Bureau of Democracy, Human Rights, and Labor
June 25, 2015

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The Republic of Finland is a constitutional republic with a directly elected president and a unicameral parliament (Eduskunta). The prime minister heads a five-party coalition government approved by parliament on June 23 and appointed by the president on June 24. Parliamentary elections in 2011 were considered free and fair. Authorities maintained effective control over security forces.

Societal discrimination continued against Roma and members of other ethnic and linguistic minorities. Domestic abuse and other violence against women and children continued to be a problem.

Other human rights problems included overcrowding in some prisons, corruption, sexual exploitation of children, harassment of lesbian, gay, bisexual, and transgender persons, forced labor.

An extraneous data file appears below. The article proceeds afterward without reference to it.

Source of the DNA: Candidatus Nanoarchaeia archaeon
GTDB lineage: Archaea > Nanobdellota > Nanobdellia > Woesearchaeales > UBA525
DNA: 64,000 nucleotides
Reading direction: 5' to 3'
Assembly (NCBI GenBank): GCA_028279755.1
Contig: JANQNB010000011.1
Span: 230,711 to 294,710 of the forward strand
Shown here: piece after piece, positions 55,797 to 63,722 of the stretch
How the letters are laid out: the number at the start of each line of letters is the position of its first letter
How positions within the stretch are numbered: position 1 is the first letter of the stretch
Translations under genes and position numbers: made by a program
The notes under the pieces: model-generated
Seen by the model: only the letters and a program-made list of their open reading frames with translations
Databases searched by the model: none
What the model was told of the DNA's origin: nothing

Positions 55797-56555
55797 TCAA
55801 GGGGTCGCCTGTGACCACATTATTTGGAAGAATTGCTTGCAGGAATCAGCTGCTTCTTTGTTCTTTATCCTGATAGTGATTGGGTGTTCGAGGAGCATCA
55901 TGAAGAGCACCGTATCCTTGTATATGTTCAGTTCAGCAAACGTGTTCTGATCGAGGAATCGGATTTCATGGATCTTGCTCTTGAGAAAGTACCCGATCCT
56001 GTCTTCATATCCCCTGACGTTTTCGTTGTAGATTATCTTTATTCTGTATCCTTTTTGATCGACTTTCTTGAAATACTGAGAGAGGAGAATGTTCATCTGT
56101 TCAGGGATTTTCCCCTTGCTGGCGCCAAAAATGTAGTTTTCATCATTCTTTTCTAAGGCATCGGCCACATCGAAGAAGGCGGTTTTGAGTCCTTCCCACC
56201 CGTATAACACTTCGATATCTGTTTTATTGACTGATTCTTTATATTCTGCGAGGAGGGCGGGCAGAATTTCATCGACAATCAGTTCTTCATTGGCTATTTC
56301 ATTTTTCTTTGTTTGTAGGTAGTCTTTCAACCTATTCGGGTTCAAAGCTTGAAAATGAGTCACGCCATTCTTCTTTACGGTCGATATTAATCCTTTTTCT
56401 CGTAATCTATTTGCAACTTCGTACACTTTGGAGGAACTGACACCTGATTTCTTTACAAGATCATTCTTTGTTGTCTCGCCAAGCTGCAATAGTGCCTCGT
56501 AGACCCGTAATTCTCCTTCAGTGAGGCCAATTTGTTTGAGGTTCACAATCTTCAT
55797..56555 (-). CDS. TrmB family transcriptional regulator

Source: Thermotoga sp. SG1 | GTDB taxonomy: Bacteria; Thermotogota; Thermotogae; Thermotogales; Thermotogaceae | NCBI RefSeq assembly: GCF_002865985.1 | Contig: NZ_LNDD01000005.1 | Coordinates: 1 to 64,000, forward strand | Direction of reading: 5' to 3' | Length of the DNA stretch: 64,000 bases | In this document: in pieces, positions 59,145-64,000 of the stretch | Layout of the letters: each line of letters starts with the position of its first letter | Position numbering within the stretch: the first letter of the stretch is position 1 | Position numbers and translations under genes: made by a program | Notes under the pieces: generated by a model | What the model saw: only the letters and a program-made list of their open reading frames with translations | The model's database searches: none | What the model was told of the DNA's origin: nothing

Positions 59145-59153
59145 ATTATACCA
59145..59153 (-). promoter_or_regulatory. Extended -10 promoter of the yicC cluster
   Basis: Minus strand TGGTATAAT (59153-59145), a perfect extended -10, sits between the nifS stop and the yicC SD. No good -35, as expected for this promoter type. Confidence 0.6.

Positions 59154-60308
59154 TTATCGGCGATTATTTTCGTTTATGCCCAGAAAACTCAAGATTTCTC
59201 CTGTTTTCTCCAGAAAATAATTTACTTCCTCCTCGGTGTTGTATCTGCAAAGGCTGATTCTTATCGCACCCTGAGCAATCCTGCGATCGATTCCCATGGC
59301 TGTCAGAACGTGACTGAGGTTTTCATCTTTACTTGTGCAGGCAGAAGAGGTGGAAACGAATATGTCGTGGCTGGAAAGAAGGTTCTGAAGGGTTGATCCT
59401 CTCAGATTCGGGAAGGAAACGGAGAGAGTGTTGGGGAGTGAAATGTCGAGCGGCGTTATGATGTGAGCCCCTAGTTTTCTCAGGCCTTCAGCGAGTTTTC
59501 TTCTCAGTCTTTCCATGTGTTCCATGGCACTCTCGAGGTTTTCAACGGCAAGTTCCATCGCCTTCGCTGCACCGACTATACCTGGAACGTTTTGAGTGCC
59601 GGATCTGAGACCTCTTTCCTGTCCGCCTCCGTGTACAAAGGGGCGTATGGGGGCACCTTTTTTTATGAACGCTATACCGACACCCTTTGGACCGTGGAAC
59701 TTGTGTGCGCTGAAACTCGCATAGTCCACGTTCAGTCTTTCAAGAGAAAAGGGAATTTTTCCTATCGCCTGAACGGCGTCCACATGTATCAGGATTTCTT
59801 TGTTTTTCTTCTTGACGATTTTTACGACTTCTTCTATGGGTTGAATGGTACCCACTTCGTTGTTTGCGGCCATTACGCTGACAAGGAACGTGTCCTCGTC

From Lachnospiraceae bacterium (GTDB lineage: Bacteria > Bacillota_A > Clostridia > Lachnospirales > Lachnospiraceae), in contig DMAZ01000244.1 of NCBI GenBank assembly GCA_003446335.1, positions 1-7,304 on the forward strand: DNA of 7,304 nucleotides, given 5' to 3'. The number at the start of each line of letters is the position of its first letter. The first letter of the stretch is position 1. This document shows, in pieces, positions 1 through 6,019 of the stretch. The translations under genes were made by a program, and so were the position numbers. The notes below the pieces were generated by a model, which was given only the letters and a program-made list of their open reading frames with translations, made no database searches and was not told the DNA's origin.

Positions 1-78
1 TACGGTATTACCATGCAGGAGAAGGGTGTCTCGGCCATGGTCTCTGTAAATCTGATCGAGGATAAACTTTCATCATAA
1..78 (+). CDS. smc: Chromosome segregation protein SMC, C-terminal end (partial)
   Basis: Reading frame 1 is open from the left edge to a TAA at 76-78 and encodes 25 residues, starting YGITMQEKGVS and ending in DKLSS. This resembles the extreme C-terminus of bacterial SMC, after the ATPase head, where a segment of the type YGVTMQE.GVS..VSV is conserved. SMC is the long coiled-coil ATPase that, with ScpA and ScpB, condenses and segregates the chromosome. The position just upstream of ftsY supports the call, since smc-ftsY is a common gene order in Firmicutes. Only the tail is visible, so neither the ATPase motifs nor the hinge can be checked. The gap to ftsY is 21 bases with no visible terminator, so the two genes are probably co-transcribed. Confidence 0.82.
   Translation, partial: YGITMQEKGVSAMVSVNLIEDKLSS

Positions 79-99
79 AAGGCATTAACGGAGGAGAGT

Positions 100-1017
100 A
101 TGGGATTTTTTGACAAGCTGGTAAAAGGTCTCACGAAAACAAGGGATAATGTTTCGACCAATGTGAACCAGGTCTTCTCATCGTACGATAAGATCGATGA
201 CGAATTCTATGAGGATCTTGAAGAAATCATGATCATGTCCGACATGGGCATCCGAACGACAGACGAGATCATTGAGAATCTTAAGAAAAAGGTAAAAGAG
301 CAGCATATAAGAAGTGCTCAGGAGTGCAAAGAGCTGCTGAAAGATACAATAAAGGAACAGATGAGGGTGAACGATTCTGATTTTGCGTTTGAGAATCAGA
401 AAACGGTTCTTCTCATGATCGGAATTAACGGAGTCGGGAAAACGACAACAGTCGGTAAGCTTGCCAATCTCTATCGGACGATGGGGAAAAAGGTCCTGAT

The government took steps to prosecute officials who committed abuses.

Section 1. Respect for the Integrity of the Person, Including Freedom from:Share    

a. Arbitrary or Unlawful Deprivation of Life

There were no reports that the government or its agents committed arbitrary or unlawful killings.

b. Disappearance

There were no reports of politically motivated disappearances, abductions, or kidnappings.

c. Torture and Other Cruel, Inhuman, or Degrading Treatment or Punishment

The constitution and law prohibit such practices, and there were no reports that government officials employed them.

Prison and Detention Center Conditions

Prison and detention center conditions mostly met international standards, although there were some instances of overcrowding and substandard sanitation.